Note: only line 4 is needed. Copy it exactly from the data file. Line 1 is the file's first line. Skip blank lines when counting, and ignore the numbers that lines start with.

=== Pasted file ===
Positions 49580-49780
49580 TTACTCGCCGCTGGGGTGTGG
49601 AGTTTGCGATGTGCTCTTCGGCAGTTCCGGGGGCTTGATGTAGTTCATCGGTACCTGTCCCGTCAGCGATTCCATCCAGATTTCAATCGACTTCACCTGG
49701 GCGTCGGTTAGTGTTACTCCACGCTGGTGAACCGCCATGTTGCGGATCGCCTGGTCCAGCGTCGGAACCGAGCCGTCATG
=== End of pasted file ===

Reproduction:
49701 GCGTCGGTTAGTGTTACTCCACGCTGGTGAACCGCCATGTTGCGGATCGCCTGGTCCAGCGTCGGAACCGAGCCGTCATG